As for privacy, I'm concerned about the 'shrug-your-shoulders' attitude people seem to have to successful hacking attempts, data leaks etc. that have led to millions of credit card numbers, addresses, and other personal info getting into the wrong hands. It seems to happen so often that people are becoming numb to it, and that worries me. The Playstation Network breach got a lot of attention in tech circles, but how many 'regular', non-gamers remember it? Or really cared in the first place?
I've always been anxious that there's going to be some kind of massive data breach at Google, FB, or another large service provider that is going to completely screw over peoples' lives (personal email exposed, etc).There isn't much end-users can do to protect against that, but they're not even taking the simple steps of safeguarding their information with strong passwords. And as far as I can tell, there aren't any solutions coming in the immediate future for this (I think NFC-equipped phones will probably wind up being involved, but those are still a long way from ubiquity). Basically the safety of our online data stinks, and nobody cares half as much as they would if they heard some robbers had broken into their local bank and stolen a bunch of records.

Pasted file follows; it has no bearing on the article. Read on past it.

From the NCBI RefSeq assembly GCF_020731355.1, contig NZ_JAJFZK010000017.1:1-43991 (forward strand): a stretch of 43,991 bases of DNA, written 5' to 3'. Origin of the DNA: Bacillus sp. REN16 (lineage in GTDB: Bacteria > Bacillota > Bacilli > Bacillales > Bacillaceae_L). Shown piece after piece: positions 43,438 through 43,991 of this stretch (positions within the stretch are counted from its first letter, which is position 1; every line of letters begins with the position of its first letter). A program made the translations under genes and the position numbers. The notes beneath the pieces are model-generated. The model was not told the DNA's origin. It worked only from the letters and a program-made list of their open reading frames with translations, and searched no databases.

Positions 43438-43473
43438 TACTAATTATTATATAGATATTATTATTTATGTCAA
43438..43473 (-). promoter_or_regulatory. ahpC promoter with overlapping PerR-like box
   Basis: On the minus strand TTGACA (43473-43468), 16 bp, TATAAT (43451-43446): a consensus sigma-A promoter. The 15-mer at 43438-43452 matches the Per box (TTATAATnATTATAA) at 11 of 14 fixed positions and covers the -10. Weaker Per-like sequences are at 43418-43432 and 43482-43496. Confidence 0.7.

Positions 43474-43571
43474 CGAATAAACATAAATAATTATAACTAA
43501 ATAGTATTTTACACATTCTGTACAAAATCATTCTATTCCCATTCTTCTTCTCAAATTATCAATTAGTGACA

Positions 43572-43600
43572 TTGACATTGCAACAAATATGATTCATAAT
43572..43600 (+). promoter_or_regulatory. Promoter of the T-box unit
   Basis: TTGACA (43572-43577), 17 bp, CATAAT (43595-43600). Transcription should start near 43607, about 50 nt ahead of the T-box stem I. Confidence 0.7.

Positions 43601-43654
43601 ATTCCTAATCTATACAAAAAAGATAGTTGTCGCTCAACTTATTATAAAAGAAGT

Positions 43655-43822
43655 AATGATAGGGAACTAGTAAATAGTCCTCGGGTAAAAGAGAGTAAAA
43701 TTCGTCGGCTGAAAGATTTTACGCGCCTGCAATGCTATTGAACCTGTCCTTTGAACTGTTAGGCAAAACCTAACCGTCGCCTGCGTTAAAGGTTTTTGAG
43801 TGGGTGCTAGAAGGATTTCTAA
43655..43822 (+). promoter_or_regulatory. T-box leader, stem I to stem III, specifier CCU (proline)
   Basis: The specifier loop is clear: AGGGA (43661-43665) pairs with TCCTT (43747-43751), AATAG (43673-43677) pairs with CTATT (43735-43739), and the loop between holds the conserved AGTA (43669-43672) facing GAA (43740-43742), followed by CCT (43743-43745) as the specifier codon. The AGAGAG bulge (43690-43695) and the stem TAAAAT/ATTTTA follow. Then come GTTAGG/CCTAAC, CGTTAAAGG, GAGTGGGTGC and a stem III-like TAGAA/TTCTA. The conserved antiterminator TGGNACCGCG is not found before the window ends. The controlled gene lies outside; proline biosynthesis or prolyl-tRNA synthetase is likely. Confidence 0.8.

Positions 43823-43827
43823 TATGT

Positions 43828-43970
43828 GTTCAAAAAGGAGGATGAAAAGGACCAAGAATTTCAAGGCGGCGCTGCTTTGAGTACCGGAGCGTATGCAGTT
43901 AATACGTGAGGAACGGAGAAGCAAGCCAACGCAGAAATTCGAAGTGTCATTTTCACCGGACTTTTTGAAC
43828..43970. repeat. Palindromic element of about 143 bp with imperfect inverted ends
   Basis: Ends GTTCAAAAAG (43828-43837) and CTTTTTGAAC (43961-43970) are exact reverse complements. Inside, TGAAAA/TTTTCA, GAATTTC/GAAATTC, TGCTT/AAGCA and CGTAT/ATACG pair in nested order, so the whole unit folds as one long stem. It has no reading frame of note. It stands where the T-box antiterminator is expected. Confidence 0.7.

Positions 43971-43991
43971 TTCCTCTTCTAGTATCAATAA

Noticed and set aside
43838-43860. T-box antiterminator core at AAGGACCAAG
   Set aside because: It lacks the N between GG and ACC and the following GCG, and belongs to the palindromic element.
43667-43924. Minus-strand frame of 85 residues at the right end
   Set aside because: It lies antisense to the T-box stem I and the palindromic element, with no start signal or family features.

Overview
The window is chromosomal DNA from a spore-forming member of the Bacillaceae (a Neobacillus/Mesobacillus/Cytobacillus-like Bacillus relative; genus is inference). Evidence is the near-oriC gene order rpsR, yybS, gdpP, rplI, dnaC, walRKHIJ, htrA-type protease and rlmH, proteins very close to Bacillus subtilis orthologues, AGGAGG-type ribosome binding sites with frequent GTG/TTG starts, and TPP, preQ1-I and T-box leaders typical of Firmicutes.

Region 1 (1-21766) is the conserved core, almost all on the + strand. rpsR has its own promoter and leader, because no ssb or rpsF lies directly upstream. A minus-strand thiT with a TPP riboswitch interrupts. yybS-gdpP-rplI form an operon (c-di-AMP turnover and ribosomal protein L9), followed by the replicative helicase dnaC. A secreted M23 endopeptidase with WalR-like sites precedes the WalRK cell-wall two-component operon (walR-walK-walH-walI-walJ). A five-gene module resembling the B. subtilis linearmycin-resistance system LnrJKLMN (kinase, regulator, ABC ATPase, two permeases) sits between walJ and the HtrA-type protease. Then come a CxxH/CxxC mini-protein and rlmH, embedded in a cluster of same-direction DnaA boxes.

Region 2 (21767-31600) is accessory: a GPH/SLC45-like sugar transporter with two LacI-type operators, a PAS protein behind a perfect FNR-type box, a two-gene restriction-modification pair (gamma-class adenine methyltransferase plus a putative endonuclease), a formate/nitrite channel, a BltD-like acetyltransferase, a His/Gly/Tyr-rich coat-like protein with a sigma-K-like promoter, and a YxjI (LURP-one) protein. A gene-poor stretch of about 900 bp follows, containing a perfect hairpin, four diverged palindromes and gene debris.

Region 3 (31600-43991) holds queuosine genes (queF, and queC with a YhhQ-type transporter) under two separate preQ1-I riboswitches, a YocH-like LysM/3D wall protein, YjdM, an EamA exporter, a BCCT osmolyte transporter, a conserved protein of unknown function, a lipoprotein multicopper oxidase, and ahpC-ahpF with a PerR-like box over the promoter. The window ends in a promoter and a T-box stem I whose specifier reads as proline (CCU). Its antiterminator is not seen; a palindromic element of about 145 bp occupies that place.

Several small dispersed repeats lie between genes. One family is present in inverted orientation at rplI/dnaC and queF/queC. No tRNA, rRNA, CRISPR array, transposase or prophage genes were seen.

Also (and this is sort of a tangent), I think that the focus on Apple news that drives the tech press these days is bad. If you want to get page views, you write about Apple: a new product, what Apple should do, how they're better/worse than a competitor, etc.